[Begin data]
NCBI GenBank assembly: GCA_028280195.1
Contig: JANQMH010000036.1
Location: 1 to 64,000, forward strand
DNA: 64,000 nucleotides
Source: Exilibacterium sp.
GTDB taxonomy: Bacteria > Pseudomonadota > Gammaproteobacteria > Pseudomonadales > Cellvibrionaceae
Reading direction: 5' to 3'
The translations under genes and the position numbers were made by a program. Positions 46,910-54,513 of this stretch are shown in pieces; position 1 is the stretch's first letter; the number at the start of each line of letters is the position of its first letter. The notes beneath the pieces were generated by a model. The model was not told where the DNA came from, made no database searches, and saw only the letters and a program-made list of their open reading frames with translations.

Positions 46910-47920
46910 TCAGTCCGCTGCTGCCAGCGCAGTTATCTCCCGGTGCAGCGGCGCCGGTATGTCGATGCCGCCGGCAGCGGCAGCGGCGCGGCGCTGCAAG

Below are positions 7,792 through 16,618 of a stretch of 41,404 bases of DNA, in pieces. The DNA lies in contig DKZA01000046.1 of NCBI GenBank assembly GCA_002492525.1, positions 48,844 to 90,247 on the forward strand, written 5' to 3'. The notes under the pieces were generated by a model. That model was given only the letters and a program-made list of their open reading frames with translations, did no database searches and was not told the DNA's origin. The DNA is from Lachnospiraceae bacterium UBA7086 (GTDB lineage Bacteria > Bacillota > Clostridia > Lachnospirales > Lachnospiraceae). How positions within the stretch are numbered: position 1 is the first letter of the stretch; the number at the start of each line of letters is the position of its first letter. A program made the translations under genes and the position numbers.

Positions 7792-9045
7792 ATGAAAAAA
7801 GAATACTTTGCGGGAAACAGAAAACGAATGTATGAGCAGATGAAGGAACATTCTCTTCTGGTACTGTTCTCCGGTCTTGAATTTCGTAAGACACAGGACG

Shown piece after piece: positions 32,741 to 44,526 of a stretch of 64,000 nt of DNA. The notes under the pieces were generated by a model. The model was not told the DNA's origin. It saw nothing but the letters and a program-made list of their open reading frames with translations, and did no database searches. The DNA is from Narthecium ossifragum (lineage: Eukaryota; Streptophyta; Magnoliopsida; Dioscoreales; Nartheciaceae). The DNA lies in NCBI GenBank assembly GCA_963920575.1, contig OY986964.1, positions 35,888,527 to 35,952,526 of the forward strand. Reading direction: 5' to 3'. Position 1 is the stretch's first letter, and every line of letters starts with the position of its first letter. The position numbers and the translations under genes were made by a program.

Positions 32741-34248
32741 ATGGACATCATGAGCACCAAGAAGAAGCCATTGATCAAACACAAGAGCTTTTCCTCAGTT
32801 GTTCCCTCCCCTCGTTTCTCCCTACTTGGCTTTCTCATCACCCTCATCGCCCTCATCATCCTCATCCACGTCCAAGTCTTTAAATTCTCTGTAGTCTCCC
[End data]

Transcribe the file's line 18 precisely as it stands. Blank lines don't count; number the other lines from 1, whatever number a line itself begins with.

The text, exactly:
32801 GTTCCCTCCCCTCGTTTCTCCCTACTTGGCTTTCTCATCACCCTCATCGCCCTCATCATCCTCATCCACGTCCAAGTCTTTAAATTCTCTGTAGTCTCCC